County seeks more options for business park site
by Kellen Moore
The commissioners shared their views in a joint meeting Monday with the Economic Development Commission, which has proposed situating a business park on the 74-acre property to spur business development and provide additional jobs.
Consultants from InSite Consulting reported earlier this year that Watauga County was not prepared for economic expansion because it lacked available, client-ready sites.
The firm honed in on the former high school site because it already has key infrastructure, including an access road, curbs and gutters, electricity, natural gas, internet cables, sewer and water and other needs.
“This site is an opportunity because there’s stuff already there,” said EDC director Joe Furman.
Creating a ready-to-go business park could help attract light industrial or shipping businesses, research and development, and office users, among others, according to the EDC proposal.
The idea, EDC Chairman Keith Honeycutt said, would be to create a space in which interested businesses could come in and start “turning dirt” within 30 days.
“That’s a stretch, as you guys know, and it’s going to take work,” he said. “Anything worth having is worth working for.”
Commissioner Jim Deal, who was the most vocal proponent of the business park idea, was also the first to suggest that the former WHS site might not be the best place.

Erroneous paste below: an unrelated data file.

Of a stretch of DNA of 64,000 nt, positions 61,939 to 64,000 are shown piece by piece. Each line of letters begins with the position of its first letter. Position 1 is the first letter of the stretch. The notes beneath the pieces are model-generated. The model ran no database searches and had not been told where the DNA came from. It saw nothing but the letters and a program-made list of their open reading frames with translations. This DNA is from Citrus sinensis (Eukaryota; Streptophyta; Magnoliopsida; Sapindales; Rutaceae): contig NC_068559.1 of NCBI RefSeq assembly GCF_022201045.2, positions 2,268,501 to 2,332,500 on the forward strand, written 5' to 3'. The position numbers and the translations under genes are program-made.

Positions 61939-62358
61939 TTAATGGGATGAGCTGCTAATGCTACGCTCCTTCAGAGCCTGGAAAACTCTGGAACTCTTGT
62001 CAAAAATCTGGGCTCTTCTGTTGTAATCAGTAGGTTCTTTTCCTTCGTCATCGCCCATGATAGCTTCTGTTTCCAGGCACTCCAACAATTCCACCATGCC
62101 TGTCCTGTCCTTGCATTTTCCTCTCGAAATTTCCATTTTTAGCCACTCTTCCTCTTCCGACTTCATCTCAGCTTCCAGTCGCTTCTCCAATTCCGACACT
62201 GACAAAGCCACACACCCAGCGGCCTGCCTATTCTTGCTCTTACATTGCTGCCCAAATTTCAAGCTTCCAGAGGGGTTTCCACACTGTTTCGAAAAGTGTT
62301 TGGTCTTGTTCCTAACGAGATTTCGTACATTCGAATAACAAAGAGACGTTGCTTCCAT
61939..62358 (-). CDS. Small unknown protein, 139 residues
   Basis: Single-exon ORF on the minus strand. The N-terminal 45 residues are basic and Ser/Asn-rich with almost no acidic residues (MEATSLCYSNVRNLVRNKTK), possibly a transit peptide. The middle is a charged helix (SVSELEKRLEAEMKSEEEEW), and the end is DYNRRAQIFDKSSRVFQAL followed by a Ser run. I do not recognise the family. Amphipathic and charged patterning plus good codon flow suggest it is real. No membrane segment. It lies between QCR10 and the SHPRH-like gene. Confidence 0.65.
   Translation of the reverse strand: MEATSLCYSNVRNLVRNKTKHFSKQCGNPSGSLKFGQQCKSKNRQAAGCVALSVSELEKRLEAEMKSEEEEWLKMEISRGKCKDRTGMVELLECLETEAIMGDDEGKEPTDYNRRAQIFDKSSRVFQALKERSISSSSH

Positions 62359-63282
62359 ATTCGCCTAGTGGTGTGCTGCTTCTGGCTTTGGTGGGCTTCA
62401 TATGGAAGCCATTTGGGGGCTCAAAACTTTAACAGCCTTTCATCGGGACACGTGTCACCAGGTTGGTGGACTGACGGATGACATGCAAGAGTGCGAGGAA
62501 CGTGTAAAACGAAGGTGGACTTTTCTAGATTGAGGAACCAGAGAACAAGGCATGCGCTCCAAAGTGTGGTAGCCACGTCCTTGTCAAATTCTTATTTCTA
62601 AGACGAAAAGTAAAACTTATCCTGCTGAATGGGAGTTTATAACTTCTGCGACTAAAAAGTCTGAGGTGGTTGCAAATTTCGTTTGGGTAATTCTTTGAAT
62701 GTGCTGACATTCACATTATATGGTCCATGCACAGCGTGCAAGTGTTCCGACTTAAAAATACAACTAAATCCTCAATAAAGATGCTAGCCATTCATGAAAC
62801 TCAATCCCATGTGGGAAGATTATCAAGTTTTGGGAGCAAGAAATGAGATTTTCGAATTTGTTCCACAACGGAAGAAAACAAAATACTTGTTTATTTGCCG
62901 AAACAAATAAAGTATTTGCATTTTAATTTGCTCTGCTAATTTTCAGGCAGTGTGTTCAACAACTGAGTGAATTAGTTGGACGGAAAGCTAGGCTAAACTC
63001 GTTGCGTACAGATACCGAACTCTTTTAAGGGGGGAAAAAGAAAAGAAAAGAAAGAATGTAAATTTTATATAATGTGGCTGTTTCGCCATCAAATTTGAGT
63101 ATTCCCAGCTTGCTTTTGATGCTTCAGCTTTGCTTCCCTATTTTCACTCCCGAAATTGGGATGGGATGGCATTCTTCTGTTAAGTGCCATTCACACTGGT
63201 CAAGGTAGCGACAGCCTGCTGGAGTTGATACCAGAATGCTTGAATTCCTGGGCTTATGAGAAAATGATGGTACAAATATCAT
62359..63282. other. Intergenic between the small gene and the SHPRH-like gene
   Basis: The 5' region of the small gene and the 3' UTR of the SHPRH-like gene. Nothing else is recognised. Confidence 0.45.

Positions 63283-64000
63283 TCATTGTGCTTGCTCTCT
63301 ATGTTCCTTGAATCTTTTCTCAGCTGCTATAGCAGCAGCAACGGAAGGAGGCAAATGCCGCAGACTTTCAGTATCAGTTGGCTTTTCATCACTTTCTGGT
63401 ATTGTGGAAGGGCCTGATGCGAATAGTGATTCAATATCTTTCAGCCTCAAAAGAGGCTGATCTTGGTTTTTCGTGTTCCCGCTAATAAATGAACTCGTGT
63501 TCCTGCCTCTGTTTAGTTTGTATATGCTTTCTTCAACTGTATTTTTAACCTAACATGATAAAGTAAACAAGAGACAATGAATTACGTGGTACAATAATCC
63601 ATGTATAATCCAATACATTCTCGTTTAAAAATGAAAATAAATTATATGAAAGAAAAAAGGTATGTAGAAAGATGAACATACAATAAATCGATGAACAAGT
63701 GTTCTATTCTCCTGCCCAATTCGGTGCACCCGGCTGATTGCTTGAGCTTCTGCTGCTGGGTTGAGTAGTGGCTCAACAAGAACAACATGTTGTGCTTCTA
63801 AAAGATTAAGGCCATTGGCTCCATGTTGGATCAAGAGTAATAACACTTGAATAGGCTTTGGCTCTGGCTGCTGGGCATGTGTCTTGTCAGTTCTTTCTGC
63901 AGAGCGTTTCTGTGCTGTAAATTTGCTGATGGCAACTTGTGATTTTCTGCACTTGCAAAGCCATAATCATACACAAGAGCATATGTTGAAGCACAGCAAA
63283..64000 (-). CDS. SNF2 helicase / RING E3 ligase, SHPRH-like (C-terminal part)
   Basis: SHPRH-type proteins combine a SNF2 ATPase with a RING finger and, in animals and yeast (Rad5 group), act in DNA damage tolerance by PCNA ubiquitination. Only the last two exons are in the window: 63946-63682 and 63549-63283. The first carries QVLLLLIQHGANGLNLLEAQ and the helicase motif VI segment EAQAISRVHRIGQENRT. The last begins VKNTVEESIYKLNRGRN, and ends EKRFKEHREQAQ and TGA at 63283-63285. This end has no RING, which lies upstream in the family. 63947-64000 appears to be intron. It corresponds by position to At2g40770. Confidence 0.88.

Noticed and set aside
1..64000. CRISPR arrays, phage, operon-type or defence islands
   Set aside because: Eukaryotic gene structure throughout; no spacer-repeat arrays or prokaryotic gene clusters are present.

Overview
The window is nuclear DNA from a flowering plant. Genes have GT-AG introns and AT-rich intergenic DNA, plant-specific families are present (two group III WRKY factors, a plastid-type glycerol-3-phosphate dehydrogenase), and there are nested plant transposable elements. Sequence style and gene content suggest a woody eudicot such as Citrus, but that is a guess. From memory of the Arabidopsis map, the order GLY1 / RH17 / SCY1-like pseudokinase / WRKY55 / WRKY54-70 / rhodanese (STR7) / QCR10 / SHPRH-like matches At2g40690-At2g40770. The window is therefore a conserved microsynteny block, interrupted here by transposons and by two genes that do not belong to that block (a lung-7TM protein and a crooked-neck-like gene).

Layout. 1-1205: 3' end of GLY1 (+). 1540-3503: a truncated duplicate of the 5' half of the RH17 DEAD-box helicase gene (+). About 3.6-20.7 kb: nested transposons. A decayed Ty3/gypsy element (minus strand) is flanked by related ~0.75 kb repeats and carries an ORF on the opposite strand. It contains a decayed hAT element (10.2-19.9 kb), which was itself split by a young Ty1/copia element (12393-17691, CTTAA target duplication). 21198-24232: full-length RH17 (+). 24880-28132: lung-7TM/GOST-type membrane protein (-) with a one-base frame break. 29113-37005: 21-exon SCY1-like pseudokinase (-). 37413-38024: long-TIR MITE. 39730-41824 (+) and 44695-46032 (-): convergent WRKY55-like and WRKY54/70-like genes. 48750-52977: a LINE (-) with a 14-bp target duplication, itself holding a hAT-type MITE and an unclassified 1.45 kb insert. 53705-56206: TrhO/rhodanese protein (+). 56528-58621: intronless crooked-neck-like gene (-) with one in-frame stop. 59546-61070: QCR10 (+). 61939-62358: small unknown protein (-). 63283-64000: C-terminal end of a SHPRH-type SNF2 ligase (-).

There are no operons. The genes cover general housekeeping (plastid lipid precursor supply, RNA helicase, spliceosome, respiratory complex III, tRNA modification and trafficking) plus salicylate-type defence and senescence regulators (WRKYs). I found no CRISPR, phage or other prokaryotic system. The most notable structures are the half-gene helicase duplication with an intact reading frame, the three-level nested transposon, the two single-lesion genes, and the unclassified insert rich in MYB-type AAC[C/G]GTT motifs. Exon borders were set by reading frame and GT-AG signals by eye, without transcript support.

He said the county might do better financially by selling the old WHS site to a developer and reinvesting some of the money from that sale to buy land elsewhere for a park.
“From my perspective, these things aren’t exclusive,” Deal said of selling the property and creating a business park.
His Republican counterparts on the board were more hesitant, expressing interest in creating jobs and encouraging business but also voicing concerns about the cost.
“I like the concept of this, but I don’t know what the dollar amount would be if the county decided to go this way,” Vice Chairman Vince Gable said.
Blust also noted that it was hard for him to commit because no concrete price has been named.
Honeycutt said Monday that the EDC simply could not estimate a cost because each situation might play out differently. One company may want to build their own building; another might want prebuilt office space. Each business would represent a separate negotiation, he said.
Gable also referenced several other local properties that are currently sitting vacant and said that the former WHS property might actually include more acreage than needed for a business park.
“I’m leaning toward selling it as opposed to waiting, but I do like this project,” Gable said.
Chairman Nathan Miller said that while he now sees the value in creating a business park, he doesn’t believe it should be at the old WHS site. He said zoning and variances required by the town of Boone would make developing the site a headache.
“I’d rather see it outside the city limits for now so that we could develop it as we please,” Miller said, adding that it might be possible for the town to later annex the selected property if desired.
Commissioner Tim Futrelle was absent from the meeting.
The commissioners praised the work of the EDC, giving the commission credit for causing two recent property offers to come forward.
“I think y’all ought to pat yourselves on the back, because I think you’ve triggered what’s happened,” Deal said.
The commissioners directed the EDC to develop a proposal with a few potential sites besides the former high school site.